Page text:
She will share stories and photos from her trip along the Canadian coast organized by Mothership Adventures, a sponsor for Novel Destinations along with the Library Foundation.
The vast, sodden land encompasses 1,000-year-old cedars, waterfalls spouting off the sides of moss-covered mountains, granite-dark waters, and glacier-cut fjords.
This remote expanse is home to many First Nations communities as well as abundant wildlife: coastal gray wolves, grizzly bears, Sitka deer, cougars, mountain goats, orca, salmon, sea lions, sea otters, humpback whales, and its most celebrated resident, the rare, cream-colored Kermode bear, or sprit bear, considered sacred by the T'simshian people.”
The program is free, but donations are welcome.
Anyone with a travelogue to share at the library is asked to contact the Library Foundation at 208-769-2380 or by e-mail at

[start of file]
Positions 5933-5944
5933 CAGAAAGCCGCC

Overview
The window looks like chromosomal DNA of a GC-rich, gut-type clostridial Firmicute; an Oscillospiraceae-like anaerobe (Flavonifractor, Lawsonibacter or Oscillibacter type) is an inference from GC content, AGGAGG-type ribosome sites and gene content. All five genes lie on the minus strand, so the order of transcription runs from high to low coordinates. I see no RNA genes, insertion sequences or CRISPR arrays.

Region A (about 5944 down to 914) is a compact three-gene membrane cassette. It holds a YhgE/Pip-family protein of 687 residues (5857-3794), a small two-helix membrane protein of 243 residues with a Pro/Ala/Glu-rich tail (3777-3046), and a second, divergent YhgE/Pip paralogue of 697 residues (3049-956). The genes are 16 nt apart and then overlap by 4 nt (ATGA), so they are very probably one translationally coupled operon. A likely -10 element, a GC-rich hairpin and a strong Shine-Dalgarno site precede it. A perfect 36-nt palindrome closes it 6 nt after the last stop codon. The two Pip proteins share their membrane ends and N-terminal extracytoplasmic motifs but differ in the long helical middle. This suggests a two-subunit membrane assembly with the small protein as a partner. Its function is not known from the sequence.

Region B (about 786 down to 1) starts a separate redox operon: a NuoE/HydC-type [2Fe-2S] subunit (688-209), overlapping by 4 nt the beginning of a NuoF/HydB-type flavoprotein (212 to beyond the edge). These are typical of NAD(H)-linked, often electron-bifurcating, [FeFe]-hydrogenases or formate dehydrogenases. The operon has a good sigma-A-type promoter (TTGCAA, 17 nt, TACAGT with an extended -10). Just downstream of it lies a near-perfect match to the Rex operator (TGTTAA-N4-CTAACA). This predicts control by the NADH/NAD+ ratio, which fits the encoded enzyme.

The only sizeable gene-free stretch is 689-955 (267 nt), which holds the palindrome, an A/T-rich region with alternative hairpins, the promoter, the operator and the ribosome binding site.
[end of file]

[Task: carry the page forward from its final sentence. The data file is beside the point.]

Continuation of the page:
Pageturners Reading Another LTAI Series

The Pageturners Library Book Club will discuss “Sand County Almanac” by Aldo Leopold when it meets Wednesday, Jan. 25, at 10:30 a.m. at the library. The discussion will be led by Nancy Casey.
Pageturner discussions are open to any adult reader and is supported by a grant from the Friends of the Library.
This is the start of a new “Let’s Talk About It” series with books provided by the Idaho Commission for Libraries and scholars from the Idaho Humanities Council. Additional funding is provided by US Bancorp and the Institute of Museum and Library Sciences.
The theme for this series is “Our Earth, Our Ethics.” Other titles and discussion dates for the upcoming year include: “Desert Solitaire,” Feb. 22; “Pilgrim at Tinker Creek,” March 22; “Prodigal Summer,” April 26; and “Solace of Open Spaces,” May 24.
The books in this series are also available in an audio format  through the ICFL’s Talking Books program. To sign up for Talking Books, contact Barbara Brambila-Smith, the Outreach Coordinator for the library, 208-769-2315 Ext. 316. Talking Book participants can call 800-458-3271 to reserve any of the books to be used in the series.